I would first check SSH config, it could be that somehow is wrong there and it’s ignoring keys.
Open config file with you favorite editor:
- sudo nano /etc/ssh/sshd_config
Now verify that following settings are as this:
sshd_config - Important settings
Make sure it is set as above and it’s uncommented (doesn’t have
# in beginning of line).
If you changed something make sure you restart SSH:
If you want to clean up all keys, you can delete
~/.ssh/authorized_keys, than you can try again. I recommend you to copy keys with
ssh-copy-id if that’s possible.
This tutorial can be a good reading and I recommend it.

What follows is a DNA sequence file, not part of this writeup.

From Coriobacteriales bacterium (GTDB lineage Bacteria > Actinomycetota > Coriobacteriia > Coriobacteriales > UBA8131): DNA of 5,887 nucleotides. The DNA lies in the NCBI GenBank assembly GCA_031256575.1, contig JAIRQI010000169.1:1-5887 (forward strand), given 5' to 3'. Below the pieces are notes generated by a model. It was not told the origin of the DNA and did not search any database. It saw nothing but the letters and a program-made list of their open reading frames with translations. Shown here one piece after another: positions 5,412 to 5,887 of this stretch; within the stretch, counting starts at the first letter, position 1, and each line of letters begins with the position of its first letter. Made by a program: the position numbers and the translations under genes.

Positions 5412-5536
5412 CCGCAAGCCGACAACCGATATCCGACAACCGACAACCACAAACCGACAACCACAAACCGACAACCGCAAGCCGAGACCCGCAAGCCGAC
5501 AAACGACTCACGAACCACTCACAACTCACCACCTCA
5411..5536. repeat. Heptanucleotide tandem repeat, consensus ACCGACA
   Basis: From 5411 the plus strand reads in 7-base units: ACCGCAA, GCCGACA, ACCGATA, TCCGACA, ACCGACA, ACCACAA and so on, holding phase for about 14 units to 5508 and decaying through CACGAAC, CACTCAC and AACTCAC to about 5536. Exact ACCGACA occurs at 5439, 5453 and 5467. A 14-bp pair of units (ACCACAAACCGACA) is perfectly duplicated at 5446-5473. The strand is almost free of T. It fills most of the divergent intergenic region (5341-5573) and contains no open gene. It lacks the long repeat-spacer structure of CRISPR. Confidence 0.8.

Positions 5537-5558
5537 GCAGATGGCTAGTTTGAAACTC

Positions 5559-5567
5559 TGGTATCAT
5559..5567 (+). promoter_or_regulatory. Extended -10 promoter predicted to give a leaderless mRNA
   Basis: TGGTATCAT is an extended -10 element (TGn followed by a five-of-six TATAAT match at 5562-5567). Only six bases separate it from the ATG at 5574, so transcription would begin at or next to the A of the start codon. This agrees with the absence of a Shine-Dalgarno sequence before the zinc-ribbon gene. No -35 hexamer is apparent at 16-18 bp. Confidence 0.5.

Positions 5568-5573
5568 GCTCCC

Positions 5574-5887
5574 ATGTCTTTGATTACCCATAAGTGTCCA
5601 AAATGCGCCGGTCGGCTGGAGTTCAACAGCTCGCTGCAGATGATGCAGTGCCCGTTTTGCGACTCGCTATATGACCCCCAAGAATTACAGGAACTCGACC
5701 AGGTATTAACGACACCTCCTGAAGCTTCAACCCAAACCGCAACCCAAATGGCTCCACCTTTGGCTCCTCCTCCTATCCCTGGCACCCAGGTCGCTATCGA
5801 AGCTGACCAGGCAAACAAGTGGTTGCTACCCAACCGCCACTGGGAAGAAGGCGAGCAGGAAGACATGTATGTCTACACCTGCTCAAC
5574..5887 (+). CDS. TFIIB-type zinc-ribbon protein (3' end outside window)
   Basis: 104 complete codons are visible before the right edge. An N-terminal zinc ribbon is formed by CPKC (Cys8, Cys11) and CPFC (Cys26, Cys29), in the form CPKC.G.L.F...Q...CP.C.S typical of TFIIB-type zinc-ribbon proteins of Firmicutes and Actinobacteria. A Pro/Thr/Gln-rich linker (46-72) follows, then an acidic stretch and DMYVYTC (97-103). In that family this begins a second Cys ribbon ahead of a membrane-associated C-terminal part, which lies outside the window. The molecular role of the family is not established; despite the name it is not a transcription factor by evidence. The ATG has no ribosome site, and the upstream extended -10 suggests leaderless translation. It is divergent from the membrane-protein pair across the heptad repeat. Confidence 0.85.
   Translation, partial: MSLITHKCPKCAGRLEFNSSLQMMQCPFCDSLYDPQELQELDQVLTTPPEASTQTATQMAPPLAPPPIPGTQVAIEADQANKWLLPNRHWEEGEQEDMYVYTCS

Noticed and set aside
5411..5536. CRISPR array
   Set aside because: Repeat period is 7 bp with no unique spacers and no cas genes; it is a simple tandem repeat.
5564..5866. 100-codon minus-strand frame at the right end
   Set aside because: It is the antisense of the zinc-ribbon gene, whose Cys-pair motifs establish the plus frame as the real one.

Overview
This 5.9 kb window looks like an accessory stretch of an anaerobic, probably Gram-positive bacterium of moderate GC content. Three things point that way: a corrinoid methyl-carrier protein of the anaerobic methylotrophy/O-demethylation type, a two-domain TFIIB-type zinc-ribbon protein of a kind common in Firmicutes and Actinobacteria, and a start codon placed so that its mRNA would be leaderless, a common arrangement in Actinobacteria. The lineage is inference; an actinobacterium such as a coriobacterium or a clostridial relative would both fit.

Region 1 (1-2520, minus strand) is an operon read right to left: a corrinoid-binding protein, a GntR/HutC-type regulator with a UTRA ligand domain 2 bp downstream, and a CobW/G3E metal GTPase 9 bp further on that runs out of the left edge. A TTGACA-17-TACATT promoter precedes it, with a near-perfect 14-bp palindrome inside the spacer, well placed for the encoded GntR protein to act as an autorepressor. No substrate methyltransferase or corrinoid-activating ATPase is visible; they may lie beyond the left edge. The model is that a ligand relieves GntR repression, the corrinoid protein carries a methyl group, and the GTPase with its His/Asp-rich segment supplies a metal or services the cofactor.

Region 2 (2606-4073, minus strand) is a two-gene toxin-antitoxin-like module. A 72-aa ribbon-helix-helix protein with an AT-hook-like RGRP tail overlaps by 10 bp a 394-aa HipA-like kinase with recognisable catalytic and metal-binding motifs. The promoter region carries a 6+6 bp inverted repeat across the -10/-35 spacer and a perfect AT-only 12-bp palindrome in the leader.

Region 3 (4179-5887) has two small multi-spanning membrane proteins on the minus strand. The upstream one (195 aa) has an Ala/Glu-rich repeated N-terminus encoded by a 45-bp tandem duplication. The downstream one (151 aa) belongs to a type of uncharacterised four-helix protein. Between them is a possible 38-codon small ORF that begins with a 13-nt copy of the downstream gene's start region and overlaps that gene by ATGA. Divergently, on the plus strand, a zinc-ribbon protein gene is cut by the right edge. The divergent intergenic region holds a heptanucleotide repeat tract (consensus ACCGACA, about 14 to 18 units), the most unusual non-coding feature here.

If you do manual way, you can verify file permissions:
- sudo chmod 700 ~/.ssh
- sudo chmod 600 .ssh/authorized_keys
SSH, or secure shell, is the most common way of administering remote Linux servers. Although the daemon allows password-based authentication, exposing a password-protected account to the network can open up your server to brute-force attacks. In this guide, we demonstrate how to configure your server with SSH keys, which is the recommended authentication method. These are much more difficult for attackers to work around, giving you a more secure login mechanism.